Brentwood attorney and mediator Leigh Ann Roberts has been appointed an adjunct professor at Belmont University's Jack Massey Graduate School of Business and will teach the first mediation course for that program. Roberts has been a trained mediator since 1998. Her firm, Forward Focus Mediation PLLC, provides mediation services as well as conflict management systems design. Roberts is president-elect of the Tennessee Association of Professional Mediators and a volunteer mediator for the Nashville Conflict Resolution Center.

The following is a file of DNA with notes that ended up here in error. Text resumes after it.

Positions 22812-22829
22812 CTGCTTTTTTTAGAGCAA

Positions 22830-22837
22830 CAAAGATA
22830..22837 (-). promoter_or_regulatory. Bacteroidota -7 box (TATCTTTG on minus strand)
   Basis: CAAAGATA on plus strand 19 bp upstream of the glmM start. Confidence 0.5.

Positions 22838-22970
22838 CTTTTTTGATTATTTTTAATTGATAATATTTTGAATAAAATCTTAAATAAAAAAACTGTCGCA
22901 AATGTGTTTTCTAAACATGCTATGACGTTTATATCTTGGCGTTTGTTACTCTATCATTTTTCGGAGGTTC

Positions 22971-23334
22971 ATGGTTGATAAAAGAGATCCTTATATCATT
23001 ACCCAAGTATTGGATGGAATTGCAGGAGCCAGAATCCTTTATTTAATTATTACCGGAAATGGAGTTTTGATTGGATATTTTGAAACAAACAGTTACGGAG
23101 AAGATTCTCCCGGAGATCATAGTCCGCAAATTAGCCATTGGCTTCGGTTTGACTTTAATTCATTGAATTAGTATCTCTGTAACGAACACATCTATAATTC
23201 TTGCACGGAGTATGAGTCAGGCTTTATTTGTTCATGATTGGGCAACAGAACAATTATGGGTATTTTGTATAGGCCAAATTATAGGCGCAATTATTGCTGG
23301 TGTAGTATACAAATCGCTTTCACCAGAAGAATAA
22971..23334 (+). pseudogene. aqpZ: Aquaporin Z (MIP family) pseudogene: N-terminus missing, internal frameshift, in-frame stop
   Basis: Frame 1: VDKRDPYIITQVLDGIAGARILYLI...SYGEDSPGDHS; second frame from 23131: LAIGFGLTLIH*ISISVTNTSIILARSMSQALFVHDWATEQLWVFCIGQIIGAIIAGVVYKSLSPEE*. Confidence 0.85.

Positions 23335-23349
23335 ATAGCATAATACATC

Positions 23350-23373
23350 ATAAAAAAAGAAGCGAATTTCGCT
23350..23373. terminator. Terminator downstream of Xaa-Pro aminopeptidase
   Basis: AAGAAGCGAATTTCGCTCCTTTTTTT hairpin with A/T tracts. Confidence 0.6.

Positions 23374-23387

Knoxville attorney RAYMOND H. MOSELEY, 87, died Oct. 12, after practicing law for more than half a century in Tennessee. A 1951 graduate of the University of Tennessee College of Law, Moseley began his legal career working for the newly formed city of Oak Ridge and later practiced with Hodges & Doughty. He moved to Chattanooga in 1956 and practiced law there with the Charles A. Noone firm and with Humphreys, Hutcheson & Moseley (later Hutcheson, Moseley, Pinchak & Powers). In 1998, he returned to Knoxville to join his son's firm, Lacy & Moseley. Among his many accomplishments and honors, Moseley served on the Tennessee Court of the Judiciary and was a 1996 nominee for a seat on the Tennessee Supreme Court. A World War II Navy veteran, he was buried with full military honors at Chattanooga National Cemetery. The family asks that in lieu of flowers, memorial contributions be directed to the American Heart Association or Alive Hospice of Nashville.